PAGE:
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Labour pain needs to be reframed

If society upends the ways that it thinks and talks about childbirth, it could improve women’s experiences of labour pain, says one researcher.

La Trobe University researcher and physiotherapist Dr Laura Whitburn said that “labour pain is very different to other pains because it arises during a natural process in which a woman’s body is doing what it should be doing rather than by something going wrong”.

She conducted interviews with new mums in Melbourne to try to understand why women have such differing experiences of labour pain and published the findings from those interviews with women at Mercy Hospital for Women and Sunshine Hospital.

Dr Whitburn found that women who were able to think of labour pain as “purposeful pain” and were able to remain “present” and “focused” during labour had more positive experiences.

Women who did not make a link between the pain and its role in labour were more likely to feel distressed or overwhelmed by the pain, or to use medical interventions.

“There’s no denying labour contractions are extremely intense. The pain is very good at capturing the labouring woman’s attention and motivating her to seek safety and care during birth. But my research shows that not everybody experiences this pain in the same way,” she said.

“Women who labour with the mindset that there is a purpose to their pain appear able to make pain part of the experience. They are less likely to need interventions such as an epidural or C-section.”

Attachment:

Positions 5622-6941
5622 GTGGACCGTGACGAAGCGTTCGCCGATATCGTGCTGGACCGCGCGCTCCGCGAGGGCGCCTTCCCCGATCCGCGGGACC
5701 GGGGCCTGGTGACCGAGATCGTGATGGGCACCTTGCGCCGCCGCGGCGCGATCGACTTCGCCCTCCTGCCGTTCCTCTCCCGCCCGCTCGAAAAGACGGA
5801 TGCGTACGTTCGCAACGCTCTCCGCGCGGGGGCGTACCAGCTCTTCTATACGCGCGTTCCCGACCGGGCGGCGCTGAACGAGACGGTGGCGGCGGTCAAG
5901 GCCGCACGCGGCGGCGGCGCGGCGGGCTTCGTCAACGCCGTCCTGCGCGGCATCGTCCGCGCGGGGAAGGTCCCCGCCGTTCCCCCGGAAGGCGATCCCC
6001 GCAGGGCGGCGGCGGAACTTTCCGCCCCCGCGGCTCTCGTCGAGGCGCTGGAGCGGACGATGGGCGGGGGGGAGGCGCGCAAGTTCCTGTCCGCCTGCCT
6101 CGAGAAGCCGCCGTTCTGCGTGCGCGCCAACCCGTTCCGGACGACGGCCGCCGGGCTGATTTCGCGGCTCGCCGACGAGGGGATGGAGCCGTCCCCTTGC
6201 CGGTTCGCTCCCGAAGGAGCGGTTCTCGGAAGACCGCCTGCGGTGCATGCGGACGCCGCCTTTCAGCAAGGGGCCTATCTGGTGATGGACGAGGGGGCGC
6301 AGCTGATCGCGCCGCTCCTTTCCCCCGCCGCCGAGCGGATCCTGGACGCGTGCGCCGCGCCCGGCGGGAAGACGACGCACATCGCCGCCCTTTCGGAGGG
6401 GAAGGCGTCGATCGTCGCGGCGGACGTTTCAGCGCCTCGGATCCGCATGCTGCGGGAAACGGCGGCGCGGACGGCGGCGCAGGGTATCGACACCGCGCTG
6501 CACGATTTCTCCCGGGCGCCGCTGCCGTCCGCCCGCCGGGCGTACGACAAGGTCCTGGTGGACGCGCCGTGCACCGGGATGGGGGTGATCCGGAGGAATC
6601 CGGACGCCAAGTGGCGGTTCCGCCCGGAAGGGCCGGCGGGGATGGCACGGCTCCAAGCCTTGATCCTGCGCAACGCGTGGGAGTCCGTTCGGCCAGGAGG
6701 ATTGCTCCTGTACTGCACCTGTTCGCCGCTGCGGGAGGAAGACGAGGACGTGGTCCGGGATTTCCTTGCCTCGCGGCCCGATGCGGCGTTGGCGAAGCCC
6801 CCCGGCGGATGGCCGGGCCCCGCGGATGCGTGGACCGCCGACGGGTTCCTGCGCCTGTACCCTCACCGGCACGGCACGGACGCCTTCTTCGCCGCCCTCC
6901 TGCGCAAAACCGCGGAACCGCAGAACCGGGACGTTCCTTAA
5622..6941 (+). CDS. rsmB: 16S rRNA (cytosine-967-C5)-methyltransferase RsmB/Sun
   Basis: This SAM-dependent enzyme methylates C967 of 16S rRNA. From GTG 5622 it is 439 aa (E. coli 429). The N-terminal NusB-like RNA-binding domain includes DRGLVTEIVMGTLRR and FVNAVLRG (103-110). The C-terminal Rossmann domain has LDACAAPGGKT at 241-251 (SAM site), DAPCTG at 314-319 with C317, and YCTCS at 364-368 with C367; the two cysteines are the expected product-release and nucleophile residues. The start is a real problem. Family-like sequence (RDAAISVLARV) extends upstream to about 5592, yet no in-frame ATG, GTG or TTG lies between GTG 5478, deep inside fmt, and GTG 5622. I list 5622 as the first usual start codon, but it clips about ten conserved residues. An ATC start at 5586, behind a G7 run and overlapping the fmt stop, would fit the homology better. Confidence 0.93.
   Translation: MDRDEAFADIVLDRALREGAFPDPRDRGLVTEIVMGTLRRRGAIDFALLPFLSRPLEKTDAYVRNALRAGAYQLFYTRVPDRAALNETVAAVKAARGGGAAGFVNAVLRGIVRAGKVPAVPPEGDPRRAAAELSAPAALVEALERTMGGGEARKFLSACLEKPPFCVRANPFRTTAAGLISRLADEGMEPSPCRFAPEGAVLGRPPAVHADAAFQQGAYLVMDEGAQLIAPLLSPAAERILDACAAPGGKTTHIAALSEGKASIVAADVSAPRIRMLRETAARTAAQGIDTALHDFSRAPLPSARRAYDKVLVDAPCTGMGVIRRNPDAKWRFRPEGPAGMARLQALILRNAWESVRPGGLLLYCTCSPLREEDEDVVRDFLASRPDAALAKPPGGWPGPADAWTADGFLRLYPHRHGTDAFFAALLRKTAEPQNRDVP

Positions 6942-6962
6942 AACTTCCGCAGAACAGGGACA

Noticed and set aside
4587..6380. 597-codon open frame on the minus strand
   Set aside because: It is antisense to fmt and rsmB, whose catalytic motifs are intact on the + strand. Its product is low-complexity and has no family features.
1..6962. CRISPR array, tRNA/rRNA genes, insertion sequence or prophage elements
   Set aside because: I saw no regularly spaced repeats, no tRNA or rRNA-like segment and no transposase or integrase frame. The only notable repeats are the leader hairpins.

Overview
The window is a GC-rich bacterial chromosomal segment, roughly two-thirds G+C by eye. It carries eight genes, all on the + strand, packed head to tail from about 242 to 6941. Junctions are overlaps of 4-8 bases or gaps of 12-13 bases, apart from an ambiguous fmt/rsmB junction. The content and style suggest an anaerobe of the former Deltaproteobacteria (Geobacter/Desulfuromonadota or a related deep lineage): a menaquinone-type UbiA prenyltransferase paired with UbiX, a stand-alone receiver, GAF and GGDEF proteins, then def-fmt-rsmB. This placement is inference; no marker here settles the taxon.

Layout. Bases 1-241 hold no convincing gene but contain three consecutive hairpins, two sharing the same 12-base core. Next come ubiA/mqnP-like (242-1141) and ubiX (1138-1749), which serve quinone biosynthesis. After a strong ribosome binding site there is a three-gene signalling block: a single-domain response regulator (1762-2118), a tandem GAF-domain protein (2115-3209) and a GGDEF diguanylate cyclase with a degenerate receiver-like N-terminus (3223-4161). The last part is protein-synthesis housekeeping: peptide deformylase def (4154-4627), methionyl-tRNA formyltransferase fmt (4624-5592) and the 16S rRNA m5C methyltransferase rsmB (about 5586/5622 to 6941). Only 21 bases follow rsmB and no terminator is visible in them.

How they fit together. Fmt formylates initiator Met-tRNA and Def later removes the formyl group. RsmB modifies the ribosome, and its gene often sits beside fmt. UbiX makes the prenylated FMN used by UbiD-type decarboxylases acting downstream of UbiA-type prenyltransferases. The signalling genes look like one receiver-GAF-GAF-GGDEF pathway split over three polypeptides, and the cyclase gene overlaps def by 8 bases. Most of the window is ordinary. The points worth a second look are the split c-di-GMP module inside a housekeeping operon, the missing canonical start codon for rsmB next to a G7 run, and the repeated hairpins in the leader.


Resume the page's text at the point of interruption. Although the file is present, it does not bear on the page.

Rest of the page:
“The messages women receive about labour pain before labour, and the way they are supported during labour, can influence how they perceive the pain and their capacity to cope with it,” she continued.

“It seems that one key element to remaining focused and resilient during labour is who is caring for you – having a midwife or support person who you know and trust, and who is sending positive messages about your body and your progress can boost a woman’s sense of ability to cope with the pain.”

She emphasised that there is a clear distinction between normal labour pain associated with the physiological process of normal labour, and abnormal pain associated with a complication, which may require medical intervention, regardless of a woman’s mindset.

However, she noted, medical experts are concerned about rising rates of unnecessary medical interventions that can increase health risks to mothers and their babies.

Dr Whitburn said she hopes her research will help to reframe the discussion around pain and empower women.

“Unfortunately, the way labour is portrayed and communicated can suggest to women that they are not capable of coping. Instead of supporting women to work with their bodies during labour, our current birth culture undermines them. By reframing the way we think and talk about that pain, we may be able to reduce medical interventions and improve women’s experiences,” she said.

Australia has one of the highest C-section rates in the world and is more than double that recommended by the World Health Organization. In 2017, 78 per cent of women giving birth in Australia used painkilling medication and 35 per cent of women had a C-section, up from 31 percent in 2007.

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